Computer Security Basics

Front Cover

There's a lot more consciousness of security today, but not a lot of understanding of what it means and how far it should go. No one loves security, but most people---managers, system administrators and users alike---are starting to feel that they'd better accept it, or at least try to understand it.

For example, most U.S. Government equipment acquisitions now require "Orange Book" (Trusted Computer System Evaluation Criteria) certification. A lot of people have a vague feeling that they ought to know about the Orange Book, but few make the effort to track it down and read it. Computer Security Basics contains a more readable introduction to the Orange Book---why it exists, what it contains, and what the different security levels are all about---than any other book or government publication.

This handbook describes complicated concepts such as trusted systems, encryption, and mandatory access control in simple terms. It tells you what you need to know to understand the basics of computer security, and it will help you persuade your employees to practice safe computing.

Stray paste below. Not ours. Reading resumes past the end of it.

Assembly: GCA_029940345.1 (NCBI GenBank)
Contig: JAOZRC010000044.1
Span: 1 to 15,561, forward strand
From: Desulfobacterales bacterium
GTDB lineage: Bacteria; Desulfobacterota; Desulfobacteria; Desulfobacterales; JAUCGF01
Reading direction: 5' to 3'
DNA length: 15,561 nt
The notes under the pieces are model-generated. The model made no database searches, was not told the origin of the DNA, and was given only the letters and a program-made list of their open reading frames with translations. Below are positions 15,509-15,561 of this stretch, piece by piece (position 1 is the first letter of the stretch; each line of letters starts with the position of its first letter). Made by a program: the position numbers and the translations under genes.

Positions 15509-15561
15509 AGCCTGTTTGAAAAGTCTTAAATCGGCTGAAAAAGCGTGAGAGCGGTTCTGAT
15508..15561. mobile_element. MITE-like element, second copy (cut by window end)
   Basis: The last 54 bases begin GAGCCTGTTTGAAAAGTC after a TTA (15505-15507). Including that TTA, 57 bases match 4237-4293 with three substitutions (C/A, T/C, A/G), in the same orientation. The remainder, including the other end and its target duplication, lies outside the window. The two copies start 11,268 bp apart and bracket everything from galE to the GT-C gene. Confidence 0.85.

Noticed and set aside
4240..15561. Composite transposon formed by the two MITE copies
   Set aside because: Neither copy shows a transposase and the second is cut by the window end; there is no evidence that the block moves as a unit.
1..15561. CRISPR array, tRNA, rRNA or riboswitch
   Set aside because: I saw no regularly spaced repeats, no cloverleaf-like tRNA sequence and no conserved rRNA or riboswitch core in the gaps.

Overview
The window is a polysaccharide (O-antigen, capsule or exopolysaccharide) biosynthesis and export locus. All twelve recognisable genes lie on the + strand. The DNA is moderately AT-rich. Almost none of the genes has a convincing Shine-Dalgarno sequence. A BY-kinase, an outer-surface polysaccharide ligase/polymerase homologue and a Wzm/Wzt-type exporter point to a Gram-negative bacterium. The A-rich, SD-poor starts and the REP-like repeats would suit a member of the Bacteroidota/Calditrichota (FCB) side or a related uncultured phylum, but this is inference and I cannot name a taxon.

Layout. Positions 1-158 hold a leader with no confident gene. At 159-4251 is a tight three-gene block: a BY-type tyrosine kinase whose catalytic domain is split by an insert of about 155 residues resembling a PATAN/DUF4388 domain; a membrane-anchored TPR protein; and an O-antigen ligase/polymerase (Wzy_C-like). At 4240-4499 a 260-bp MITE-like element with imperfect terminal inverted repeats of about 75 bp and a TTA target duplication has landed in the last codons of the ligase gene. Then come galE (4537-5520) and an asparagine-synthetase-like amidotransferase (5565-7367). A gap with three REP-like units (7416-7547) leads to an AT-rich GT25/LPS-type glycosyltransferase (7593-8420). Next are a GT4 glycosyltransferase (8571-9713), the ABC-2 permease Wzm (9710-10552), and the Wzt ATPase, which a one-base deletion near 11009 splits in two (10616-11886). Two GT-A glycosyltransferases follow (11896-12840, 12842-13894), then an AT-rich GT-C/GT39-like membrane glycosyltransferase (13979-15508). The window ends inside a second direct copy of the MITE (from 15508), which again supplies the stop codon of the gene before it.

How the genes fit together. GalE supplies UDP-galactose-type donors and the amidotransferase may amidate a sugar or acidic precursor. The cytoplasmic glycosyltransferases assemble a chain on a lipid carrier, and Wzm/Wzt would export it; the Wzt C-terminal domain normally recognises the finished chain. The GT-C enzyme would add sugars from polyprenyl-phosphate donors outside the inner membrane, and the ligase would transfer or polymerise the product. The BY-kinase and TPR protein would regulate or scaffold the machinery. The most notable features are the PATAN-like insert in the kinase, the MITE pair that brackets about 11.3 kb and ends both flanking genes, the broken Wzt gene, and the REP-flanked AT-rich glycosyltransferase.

Contents include:

  • Introduction (basic computer security concepts, security breaches such as the Internet worm).
  • Computer security and requirements of the Orange Book.
  • Communications and network security.
  • Peripheral types of security (including biometric devices, physical controls, and TEMPEST).
  • Appendices: terms, sources, user groups, and other reference material.

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Contents

Threats to Security
11
Why Buy Security?
19
Some Security History
23
Copyright

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About the author (1991)

Deborah Russell manages documentation consulting services for a joint venture of O'Reilly & Associates and Cambridge Computer Associates. In recent years, the focus of her consulting work has been computer security. Her consulting projects include work on the development of a secure UNIX kernel, several trusted operating systems, and a secure compartmented mode workstation. Ms. Russell has worked closely with a number of vendors during the "Orange Book" trusted system evaluation process. She has a degree from Harvard University.

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